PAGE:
Microsoft Speeds Open Hardware

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Microsoft’s has posted early specifications for a next generation data center server called Project Olympus. It also called for an open hardware process that more closely mirrors the speed and flexibility of open source software.

The current process of contributing data center hardware designs to the Open Compute Project (OCP) when they are production-ready is too slow, Microsoft argued in a blog posted Monday. It “delays the development of derivative designs, limits interactive community engagement and adoption, and slows down overall delivery,” wrote Kushagra Vaid, general manager of hardware for Microsoft’s Azure service.

So the company released specs on Git Hub for its next-generation server design although they are only half done. It also called for designers to fork designs in different directions as they see fit to heighten innovation.

The Project Olympus design specifies a new motherboard, server and rack. It defines a 945 x 441-mm server with room for two CPUs, 32 DDR4 DIMMs, 50G networking, eight M.2 NVMe SSD slots, three PCI Express x16 cards and a 12V power supply.

Interestingly, the design did not follow a call from rival Google earlier this year to shift to 48V servers to save energy by reducing power conversions.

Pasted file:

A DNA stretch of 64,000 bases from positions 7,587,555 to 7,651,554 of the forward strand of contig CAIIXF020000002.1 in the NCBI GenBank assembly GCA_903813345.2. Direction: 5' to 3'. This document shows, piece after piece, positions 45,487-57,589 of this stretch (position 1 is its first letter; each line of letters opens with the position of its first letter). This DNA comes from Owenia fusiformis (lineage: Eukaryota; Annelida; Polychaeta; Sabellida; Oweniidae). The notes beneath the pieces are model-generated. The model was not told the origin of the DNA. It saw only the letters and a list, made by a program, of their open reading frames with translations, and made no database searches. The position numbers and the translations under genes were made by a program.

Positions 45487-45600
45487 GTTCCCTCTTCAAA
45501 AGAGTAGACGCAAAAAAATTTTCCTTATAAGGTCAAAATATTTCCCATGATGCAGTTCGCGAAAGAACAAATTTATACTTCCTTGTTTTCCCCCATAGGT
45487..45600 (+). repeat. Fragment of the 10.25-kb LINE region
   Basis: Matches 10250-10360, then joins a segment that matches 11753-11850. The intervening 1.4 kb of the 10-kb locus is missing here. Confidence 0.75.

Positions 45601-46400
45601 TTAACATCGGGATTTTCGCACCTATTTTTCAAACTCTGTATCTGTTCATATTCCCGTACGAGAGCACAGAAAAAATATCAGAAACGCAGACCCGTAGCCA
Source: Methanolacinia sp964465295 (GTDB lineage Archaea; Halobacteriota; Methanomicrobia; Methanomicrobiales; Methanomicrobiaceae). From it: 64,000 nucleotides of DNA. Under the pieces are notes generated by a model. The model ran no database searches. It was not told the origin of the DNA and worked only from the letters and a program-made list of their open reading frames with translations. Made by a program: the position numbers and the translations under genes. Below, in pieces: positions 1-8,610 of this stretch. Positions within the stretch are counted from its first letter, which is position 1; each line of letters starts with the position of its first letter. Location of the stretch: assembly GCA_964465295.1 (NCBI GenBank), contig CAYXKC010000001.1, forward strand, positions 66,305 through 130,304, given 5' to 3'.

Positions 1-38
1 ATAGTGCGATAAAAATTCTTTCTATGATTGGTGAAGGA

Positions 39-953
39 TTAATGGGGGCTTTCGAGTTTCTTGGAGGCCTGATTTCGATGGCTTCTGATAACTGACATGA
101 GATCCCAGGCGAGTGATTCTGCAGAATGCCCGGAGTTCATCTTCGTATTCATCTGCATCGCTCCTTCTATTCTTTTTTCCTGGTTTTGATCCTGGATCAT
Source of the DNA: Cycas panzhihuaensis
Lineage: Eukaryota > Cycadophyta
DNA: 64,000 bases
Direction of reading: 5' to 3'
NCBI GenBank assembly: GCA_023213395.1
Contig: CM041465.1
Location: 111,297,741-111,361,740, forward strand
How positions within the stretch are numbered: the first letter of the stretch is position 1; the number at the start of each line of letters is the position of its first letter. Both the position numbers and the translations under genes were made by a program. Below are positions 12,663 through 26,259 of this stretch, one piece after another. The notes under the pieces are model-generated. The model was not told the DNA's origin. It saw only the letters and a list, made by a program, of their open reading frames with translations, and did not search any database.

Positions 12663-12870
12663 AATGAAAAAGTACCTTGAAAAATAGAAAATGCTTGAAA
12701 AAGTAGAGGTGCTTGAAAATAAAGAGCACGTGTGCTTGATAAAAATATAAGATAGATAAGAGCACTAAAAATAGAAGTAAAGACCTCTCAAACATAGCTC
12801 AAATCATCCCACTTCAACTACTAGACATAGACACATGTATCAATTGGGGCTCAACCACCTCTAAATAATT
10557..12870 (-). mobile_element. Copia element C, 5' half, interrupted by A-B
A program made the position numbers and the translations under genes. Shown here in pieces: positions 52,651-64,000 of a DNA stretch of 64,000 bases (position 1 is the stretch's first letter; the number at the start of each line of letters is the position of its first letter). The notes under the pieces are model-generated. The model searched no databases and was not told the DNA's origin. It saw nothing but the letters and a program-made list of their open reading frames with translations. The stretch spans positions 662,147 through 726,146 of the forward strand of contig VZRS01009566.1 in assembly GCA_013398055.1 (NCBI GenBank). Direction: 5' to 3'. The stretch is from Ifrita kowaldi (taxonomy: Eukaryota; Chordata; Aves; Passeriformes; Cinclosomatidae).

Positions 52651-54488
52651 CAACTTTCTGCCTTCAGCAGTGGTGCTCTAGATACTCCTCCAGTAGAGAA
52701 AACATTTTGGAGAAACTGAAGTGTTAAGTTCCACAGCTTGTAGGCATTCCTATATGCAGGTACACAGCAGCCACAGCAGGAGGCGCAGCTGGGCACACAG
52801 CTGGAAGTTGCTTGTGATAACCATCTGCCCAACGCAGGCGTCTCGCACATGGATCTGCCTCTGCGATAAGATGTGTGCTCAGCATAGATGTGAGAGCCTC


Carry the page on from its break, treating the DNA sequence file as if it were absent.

Project Olympus development began prior to Google’s 48V open hardware contribution, said a Microsoft representative. “We will evaluate potential benefits of 48V power for future motherboards, but with the three-phase power distributed to the individual servers via the Universal PDU, a 48V bus bar distribution wouldn’t bring any additional efficiency to Project Olympus,” he added.

The specs also detail the layout of the motherboard and how to distribute power in a rack that includes a hard-disk storage array. Microsoft claims 90% of the servers it buys are now based on OCP contributions.

Facebook started the OCP effort. China’s largest data centers have a similar effort called Scorpio.

Amazon, one of the largest data center operators in the world, is highly secretive about its hardware. However, it has disclosed details about its efforts to build wind farms that support their power needs.

Amazon Web Services (AWS) announced Monday a new 189 megawatt wind farm in Hardin County, Ohio will generate 530,000 megawatt hours of wind energy annually starting in December 2017. It is the company’s fifth renewable energy project in the United States. The five will generate a total 2.2 million MWh of energy a year.

AWS said it is on track to exceed its 2016 goal of 40 percent renewable energy use and set a 50 percent goal for the end of 2017. Long term it aims to run all its data centers from renewable energy.

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